Blazor is a very interesting concept, allowing the developer to develop web front end using C#. So instead of JavaScript, which not all backend developers are proficient with, the developer can use language and runtime she’s already familiar with.

Now, this might bring you the chills, remembering ActiveX and Java applets, but this time it’s different.

Blazor can be run in two modes:

WebAssembly, which is a widely adopted standard for executing external runtimes in the browser,

and Blazor Server, which actually perfomes all the logic and UI rendering on the server, and just notifies the browser (using SignalR) about the UI changes to be done.

There was a short demo of Blazor, and it left me thinking whether the web UI world is going to a new direction.

TBH, I don’t see it gains a lot of traction. The current UI frameworks are quite mature, and developers will need a really good reason to leave them behind. And frankly, I just don’t see these reasons in Blazor. Really cool, though…

Next topic was gRPC. gRPC is a contract-based communication protocol, allowing services to communicate blazingly fast with each other quickly and easily. gRPC uses protobuf as the schema generator for the messages, and, as its name implies, is an RPC-based protocol, as opposed to REST, which is basically an entity-based protocol.

ASP.NET Core 3.0 has built-in template for gRPC service, and is quite easy to implement.

Now, I’m still on the fence regarding the use of gRPC. True, its performance are great, but the fact that supporting libraries are required on the server and the client, as opposed to JSON which requires nothing, is a let down for me.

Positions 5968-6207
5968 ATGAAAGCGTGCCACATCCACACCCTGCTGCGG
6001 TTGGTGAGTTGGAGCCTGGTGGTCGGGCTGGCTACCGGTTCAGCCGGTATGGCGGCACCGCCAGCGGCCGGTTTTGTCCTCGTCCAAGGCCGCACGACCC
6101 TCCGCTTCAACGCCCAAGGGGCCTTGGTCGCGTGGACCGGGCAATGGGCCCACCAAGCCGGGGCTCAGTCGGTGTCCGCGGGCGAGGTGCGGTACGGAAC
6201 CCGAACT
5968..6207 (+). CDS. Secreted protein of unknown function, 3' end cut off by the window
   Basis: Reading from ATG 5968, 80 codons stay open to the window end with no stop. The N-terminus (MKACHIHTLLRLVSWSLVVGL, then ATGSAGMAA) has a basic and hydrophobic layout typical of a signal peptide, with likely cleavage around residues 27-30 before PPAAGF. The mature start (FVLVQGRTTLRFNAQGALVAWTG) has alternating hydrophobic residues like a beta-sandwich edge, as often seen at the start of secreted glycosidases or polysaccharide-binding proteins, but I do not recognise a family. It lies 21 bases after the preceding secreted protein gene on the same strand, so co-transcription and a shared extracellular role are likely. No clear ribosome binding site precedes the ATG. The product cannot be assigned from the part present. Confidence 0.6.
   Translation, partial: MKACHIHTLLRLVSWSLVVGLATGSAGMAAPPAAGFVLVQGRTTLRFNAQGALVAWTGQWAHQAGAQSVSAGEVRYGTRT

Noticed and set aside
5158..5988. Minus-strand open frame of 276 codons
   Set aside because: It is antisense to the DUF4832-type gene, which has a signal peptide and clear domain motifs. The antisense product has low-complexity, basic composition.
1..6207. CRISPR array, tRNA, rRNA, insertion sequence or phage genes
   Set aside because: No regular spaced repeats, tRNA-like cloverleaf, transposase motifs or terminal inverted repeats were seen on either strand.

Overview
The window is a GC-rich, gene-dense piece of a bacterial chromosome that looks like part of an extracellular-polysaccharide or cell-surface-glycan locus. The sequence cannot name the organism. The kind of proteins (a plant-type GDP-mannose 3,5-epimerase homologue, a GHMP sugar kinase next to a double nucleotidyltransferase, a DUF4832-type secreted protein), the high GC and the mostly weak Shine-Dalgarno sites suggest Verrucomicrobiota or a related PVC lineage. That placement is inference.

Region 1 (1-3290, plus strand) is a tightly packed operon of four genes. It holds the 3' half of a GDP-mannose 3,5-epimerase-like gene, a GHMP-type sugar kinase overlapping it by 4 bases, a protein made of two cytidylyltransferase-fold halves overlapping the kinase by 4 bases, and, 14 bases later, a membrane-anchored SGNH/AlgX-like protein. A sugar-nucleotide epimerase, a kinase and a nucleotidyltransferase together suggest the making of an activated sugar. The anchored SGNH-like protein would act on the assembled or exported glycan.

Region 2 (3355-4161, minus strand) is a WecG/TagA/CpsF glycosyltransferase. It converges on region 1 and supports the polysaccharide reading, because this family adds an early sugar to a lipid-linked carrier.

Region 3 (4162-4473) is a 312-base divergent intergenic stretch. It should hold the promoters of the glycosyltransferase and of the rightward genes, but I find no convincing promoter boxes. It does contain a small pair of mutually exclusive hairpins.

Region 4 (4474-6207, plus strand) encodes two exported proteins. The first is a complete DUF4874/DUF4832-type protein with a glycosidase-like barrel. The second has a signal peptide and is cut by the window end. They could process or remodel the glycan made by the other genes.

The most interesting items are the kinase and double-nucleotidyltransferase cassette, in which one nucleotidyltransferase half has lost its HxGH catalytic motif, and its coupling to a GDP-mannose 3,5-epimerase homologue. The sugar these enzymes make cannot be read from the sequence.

Lastly, SignalR.

Some major improvements in the new version, the most important – Auto Reconnect and streaming support.

I, personally, love SignalR, and the addition of Auto Reconnect makes it even more attractive. I’ll definitely include it in my future architectures.


Connect Workforce and Apps to Azure AD (Agnieszka Girling & Joseph Martinez, Microsoft)

An overview of the features in Azure AD that helps admins (and architects, to some extent) to connect various apps to Azure AD, thus providing Sign-On & SSO Services, Users and Groups provisioning, and Authorization Services.

The session was packed with demos, and it showed how easy it is to connect existing web apps to the Azure AD authentication services, without writing a single line of code.

Another demos showed granular authorization, and the new Workspace, that groups app by various parameters to make them more accessible.


Developer Guide to Cosmos DB (Deborah Chen, Microsoft)

Another session I was expecting. I do have experience with Cosmos, the globally distributed, NoSQL, multi-API database, but I know I have a lot to learn.